You’ve probably heard of the Gideons. Even if you haven’t, you’ve probably at least seen one of the Bibles they’ve placed in hotel rooms, doctors’ waiting rooms and elsewhere. An evangelistic organization with a particular goal of personal evangelism coupled with getting Bibles into the reach of as many people as possible (and especially at times and places they might be inclined to read it), they’ve placed over 10 billion copies of the word of God in a variety of places around the world.
I’ve lost track of the number of people I’ve spoken to over the years who have at some point in their life picked up a Bible, thinking they should read it. Not all of them had pick-up-the-Gideons’-Bible-in-a-motel-room moments. Some were responding to a particular crisis in life; others just had a general sense of searching or questioning. Some found a Bible while travelling. Some picked up a Bible given to them decades ago by a godparent.
But in pretty much every case, they opened it up and began reading from the beginning. Which makes sense. That’s where books start. So too with the Bible.
I mean, Genesis is definitely the beginning of the account of God’s work, his creation, his interaction with his creation. Genesis is very much the beginning of the Bible.
But I’ve often thought that if I were talking with these people who are new to the whole Bible-reading thing, I would usually recommend something different. I would most likely point them towards the biographies of Jesus at the start of the New Testament. When I start reading the Bible with someone, Mark is a good place to kick off.
Many of these personal stories I’ve heard suggest that when people start reading the Bible from the very beginning they give up pretty quickly, as it seems to get irrelevant fast. Making it to Leviticus is the mark of a very committed reader, but I can hardly fault them if they give up at chapter after chapter of sacrifice offerings in ancient Israel. Without Jesus as a frame of reference it is difficult to see the significance of all of that detail.
So allow me to float a slightly-oddball idea. Why don’t we just print Bibles in a different order? Why don’t we rearrange the books inside?
Put the Gospels first. Get people reading about Jesus straight-up. That’s what we generally do with people if we read the Bible with them one-to-one, so why not prompt others to do likewise?
We could do other things too, such as putting Luke and Acts together. Acts is the sequel to Luke, by the same author—why not have them together?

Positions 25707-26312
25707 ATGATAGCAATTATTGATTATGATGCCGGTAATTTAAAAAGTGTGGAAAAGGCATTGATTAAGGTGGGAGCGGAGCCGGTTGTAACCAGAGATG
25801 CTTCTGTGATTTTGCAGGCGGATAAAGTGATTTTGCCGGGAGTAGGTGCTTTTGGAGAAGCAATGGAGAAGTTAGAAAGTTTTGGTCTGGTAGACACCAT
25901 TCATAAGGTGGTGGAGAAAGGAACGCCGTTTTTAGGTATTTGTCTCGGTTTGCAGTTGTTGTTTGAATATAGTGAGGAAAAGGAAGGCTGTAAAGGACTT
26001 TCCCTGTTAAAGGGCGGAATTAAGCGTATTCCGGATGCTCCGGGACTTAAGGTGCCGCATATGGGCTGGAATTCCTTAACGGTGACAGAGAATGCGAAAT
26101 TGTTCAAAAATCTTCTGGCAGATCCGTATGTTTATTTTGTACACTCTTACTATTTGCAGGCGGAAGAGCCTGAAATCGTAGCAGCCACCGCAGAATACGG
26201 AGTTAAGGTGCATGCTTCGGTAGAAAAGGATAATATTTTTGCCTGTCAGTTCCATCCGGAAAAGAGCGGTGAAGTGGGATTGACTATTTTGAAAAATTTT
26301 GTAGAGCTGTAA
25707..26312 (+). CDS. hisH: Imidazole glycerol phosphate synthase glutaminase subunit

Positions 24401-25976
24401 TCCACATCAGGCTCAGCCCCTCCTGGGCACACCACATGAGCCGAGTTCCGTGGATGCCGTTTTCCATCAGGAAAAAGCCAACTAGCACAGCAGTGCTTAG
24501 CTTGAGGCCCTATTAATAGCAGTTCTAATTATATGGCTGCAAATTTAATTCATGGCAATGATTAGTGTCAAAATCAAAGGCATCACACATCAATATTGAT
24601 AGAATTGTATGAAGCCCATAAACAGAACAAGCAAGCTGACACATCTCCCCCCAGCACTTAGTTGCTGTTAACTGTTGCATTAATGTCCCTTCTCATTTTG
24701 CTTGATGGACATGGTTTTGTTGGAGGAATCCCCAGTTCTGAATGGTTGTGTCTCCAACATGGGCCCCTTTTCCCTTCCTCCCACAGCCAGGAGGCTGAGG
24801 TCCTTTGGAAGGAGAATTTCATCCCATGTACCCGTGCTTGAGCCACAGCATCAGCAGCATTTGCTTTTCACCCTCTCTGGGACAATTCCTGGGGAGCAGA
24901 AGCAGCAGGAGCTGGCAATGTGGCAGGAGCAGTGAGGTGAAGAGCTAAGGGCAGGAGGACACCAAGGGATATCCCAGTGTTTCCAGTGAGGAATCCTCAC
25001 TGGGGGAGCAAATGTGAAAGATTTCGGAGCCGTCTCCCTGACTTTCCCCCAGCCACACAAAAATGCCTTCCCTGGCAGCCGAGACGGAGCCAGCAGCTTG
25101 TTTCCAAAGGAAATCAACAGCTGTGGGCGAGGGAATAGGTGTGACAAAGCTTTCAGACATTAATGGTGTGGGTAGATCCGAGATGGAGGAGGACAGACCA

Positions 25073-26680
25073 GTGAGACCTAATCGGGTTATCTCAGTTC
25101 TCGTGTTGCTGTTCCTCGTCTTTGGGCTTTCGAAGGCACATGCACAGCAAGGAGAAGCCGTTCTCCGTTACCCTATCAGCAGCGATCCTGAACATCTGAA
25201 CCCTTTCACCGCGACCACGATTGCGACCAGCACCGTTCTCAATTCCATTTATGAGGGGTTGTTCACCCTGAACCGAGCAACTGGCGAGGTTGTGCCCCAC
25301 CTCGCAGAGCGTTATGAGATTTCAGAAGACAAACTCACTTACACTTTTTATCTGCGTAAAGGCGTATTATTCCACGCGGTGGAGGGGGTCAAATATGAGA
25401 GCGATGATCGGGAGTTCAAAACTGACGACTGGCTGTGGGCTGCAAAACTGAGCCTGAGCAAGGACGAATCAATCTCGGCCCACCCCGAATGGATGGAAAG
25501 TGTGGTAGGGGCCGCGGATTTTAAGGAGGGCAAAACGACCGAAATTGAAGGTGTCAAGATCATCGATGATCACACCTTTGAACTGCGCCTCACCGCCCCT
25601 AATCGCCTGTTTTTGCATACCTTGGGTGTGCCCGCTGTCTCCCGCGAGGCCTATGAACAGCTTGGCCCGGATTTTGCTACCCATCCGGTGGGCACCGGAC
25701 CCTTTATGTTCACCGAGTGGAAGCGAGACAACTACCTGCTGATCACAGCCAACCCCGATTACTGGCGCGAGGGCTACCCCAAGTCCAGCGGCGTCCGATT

Here’s one possible arrangement:
- Pentateuch (Genesis-Deuteronomy)
- New Testament letters
- Old Testament history
- Old Testament prophets
- Old Testament writings/wisdom
This could present Jesus to the reader first-up, from a few different perspectives. Romans has often been regarded as laying out the fundamentals of Christian belief, so put that next.
Now in all of this I don’t want to underplay the importance of the Old Testament for a second. The core of Israelite belief is fundamentally important to understanding what goes on the New Testament, so at this point we go back and read the Law (the Pentateuch, Genesis-Deuteronomy), and reflect on it specifically through the letter to the Hebrews.
What do you think?
There are a few downsides, of course. Principally, the distinction between testaments, or covenants, is much less clear, as books from the old and new testaments are interspersed. There’s a danger in communicating that the Old Testament is less important by tucking it down the back. We also stand to lose a certain historical heritage. Tradition has been that certain books stand in certain positions, often for good reasons.1 Most of us, however, don’t really know what those reasons are.
Do we stand to gain more than we lose?
- This, however, is complicated. English translations have a different ordering tradition to the original Hebrew Scriptures. The Hebrew Bible was divided into the Law (or Torah, Genesis-Deuteronomy), the Prophets (what we would call the history books—e.g. Joshua, Samuel, Kings, etc.—plus what we refer to as the prophets—e.g. Isaiah, Ezekiel, Amos, etc.), and the Writings (the rest: Psalms, Proverbs, Daniel, Chronicles, etc.). Our ordering reflects a slightly different tradition, that of the Greek translation of the Old Testament, which had a different, more chronological, ordering of certain books. ↩